The walls of the castle are mainly built from ashlar stone, with some red brick used on the south side. The walls are pierced by a small number of gunloops, including in the "ears" of the bastion, which would have overlooked the moat. When first built the interior of the castle formed a sequence of buildings around a courtyard, but the southern half of the castle was filled in shortly afterwards to produce a solid gun platform able to support heavy guns, and later raised again in the 17th century to its current height. The parapet is now covered with turf, with 19th-century rounded corners, and the platform still has the rails on which the four naval guns would have traversed, dating from 1855. A small lodging room, built on the platform at the top of the stairs, has since been destroyed.
The arrow-head design of the castle's bastion reflected new ideas about defensive fortifications spreading out from Italy in the 16th century. Earlier Henrician castles had used the older European style of semi-circular bastions to avoid presenting any weak spots in the stonework, but an arrow-headed design enabled defenders to provide much more effective supporting fire against an attacking force. Yarmouth was among the first fortifications in Europe, and the first in England, to adopt this design.
The accommodation and other facilities are on the north side of the castle. On the ground floor, the entrance to the castle leads through to a courtyard, linked to four barrel-vaulted rooms in the south-west corner, originally 17th-century lodgings for the garrison. Two of these chambers were converted for use as magazines and the fittings of one of these still remains in place. In the south-east corner is the Master Gunner's House, comprising a parlour, hall and kitchen on the ground floor, and a chamber and attic on the floors above. The parlour and hall would have originally been separated by a screen; the chamber would also have been subdivided. On the first floor is a small chamber, placed on arches above the courtyard, which was used as a lodging. On the second floor, the Long Room runs on top of the barrel-vaulted chambers, its massive, original roof still intact.
- Historians are divided as to whether the French attack of 1543 reached the town; Stuart Rigold suggests that they did not move this far across the island, while W. Page and C. Winter argue the reverse.
- Comparing early modern costs and prices with those of the modern period is challenging. £1,000 in 1547 could be equivalent to between £497,000 and £210 million in 2014, depending on the price comparison used, and £50 in 1587 to between £11,000 and £4.4 million. £300 in 1609 could equate to between £50,000 and £14 million; £78 in 1655 to between £12,000 and £2.4 million. For comparison, the total royal expenditure on all the Device Forts across England between 1539–47 came to £376,500, with St Mawes, for example, costing £5,018, and Sandgate £5,584.
- Thompson 1987, p. 111; Hale 1983, p. 63
- King 1991, pp. 176–177
- Morley 1976, p. 7
- Morley 1976, p. 7; Hale 1983, pp. 63–64
- Hale 1983, p. 80
- Harrington 2007, pp. 29–30
- Hopkins 2004, p. 3
- Rigold 2012, p. 13; Hopkins 2004, p. 3
- Rigold 2012, pp. 12–13
- Rigold 2012, pp. 11, 13; William Page, ed. (1912), "The Borough of Yarmouth", British History Online, retrieved 14 June 2015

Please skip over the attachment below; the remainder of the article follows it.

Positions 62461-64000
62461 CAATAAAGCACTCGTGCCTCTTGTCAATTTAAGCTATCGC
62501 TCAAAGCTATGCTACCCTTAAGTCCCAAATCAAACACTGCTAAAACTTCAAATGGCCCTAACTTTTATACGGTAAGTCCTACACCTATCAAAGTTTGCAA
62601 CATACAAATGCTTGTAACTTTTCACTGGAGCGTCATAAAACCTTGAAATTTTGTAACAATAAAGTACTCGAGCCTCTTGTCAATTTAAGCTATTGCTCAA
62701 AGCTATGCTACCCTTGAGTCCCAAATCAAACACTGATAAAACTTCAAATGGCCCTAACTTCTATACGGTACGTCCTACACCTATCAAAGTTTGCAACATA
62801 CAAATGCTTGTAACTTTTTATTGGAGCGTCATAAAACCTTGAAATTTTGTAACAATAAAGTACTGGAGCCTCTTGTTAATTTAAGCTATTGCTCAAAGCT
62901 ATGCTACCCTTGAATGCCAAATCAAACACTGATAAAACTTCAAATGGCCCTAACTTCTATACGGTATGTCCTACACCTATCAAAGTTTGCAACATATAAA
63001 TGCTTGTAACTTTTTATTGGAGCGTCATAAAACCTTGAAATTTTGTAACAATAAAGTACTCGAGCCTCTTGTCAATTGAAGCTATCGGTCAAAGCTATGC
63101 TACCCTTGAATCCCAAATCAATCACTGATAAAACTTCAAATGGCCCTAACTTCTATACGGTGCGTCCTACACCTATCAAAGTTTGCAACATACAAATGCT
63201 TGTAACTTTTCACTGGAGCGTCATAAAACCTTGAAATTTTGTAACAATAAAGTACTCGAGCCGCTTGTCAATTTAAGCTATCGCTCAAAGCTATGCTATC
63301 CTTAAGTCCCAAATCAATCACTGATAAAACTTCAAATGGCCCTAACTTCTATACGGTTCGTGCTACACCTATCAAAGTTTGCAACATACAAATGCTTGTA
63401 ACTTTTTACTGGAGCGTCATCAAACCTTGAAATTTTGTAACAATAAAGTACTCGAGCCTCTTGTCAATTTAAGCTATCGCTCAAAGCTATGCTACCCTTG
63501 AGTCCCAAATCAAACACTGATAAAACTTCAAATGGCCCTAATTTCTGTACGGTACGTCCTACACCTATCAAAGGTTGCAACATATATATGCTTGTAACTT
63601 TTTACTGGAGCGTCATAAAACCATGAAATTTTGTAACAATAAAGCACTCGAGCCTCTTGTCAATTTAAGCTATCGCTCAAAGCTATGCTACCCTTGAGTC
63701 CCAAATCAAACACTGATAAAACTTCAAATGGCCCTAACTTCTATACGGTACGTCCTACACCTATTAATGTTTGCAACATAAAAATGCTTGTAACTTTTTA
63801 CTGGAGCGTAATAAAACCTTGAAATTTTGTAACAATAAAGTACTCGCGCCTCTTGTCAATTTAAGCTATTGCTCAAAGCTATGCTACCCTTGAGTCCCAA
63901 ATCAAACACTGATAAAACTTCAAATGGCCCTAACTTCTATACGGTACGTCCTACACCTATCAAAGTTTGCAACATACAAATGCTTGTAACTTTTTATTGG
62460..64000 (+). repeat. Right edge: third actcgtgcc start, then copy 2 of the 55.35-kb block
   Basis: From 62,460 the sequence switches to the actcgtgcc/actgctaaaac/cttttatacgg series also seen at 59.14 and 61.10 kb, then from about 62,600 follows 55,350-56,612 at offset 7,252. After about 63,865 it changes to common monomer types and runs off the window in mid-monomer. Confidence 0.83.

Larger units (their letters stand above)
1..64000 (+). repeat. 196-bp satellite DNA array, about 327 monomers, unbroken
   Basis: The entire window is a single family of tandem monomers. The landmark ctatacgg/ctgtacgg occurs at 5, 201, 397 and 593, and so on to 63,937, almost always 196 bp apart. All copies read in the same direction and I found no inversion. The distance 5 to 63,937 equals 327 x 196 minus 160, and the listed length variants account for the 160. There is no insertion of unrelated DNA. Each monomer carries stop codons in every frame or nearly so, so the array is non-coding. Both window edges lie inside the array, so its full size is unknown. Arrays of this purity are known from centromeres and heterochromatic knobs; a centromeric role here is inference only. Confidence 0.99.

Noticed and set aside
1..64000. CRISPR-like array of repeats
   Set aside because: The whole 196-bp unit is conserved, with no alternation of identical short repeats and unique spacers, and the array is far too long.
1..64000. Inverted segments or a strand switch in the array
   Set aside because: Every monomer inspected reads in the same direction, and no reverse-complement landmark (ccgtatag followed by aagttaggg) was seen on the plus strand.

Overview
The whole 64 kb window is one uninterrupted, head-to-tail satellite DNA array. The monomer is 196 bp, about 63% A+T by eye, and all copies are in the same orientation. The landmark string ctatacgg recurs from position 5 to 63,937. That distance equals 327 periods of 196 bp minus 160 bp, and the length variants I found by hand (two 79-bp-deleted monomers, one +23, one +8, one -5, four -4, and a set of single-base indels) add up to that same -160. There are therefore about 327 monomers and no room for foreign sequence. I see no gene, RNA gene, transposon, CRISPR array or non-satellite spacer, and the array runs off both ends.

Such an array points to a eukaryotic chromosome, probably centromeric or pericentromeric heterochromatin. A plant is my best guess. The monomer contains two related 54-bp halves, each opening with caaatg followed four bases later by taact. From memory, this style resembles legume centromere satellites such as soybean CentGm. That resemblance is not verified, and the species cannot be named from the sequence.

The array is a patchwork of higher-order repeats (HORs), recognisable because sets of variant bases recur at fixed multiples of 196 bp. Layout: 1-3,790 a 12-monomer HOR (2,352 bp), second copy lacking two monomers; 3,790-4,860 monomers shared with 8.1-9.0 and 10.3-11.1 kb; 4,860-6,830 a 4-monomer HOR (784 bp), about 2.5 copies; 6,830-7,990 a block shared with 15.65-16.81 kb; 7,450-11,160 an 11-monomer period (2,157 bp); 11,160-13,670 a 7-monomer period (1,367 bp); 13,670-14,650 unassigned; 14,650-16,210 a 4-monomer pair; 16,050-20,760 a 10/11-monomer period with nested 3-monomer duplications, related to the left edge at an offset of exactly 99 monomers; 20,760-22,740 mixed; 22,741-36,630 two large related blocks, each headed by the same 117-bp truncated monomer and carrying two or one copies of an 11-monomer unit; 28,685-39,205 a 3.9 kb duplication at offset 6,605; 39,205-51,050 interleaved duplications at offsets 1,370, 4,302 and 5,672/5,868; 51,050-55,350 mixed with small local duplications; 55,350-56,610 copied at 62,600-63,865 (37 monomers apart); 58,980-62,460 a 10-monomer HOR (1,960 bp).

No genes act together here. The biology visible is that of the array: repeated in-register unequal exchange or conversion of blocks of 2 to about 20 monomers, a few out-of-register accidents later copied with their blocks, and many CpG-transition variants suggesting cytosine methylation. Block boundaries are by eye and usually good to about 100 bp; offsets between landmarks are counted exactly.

- Rigold 2012, p. 14; William Page, ed. (1912), "The Borough of Yarmouth", British History Online, retrieved 14 June 2015
- Rigold 2012, p. 14
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- Rigold 2012, p. 13; Fritze 1982, pp. 274–275
- Biddle et al. 2001, p. 40; Pattison 2009, pp. 34–35
- Rigold 2012, p. 13
- Rigold 2012, pp. 11, 13–14; Hopkins 2004, p. 7
- William Page, ed. (1912), "The Borough of Yarmouth", British History Online, retrieved 14 June 2015; Rigold 2012, p. 14
- Rigold 2012, pp. 14–15
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- "List Entry", Historic England, retrieved 14 June 2015
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- William Page, ed. (1912), "The Borough of Yarmouth", British History Online, retrieved 14 June 2015; "List Entry", Historic England, retrieved 14 June 2015
- William Page, ed. (1912), "The Borough of Yarmouth", British History Online, retrieved 14 June 2015; Rigold 2012, p. 16
- Hopkins 2004, p. 7; William Page, ed. (1912), "The Borough of Yarmouth", British History Online, retrieved 14 June 2015
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- William Page, ed. (1912), "The Borough of Yarmouth", British History Online, retrieved 14 June 2015; Rigold 2012, p. 18
- Rigold 2012, p. 16
- Hopkins 2004, p. 3; Rigold 2012, p. 1
- Rigold 2012, pp. 18–19
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- Rigold 2012, p. 19
- William Page, ed. (1912), "The Borough of Yarmouth", British History Online, retrieved 14 June 2015; Rigold 2012, p. 19
- William Page, ed. (1912), "The Borough of Yarmouth", British History Online, retrieved 14 June 2015; Hopkins 2004, p. 7; Rigold 2012, p. 19
- Rigold 1958, p. 6
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- Rigold 2012, p. 5
- Rigold 2012, p. 11
- Saunders 1989, p. 55
- Saunders 1989, pp. 50–55
- Rigold 2012, pp. 7–8
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- Rigold 2012, p. 9
- Rigold 2012, p. 10
- Rigold 2012, pp. 10–11
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- Fritze, Ronald H. (1982). "The Role of Family and Religion in the Local Politics of Early Elizabethan England: The Case of Hampshire in the 1560s". The Historical Journal 25 (2): 267–287.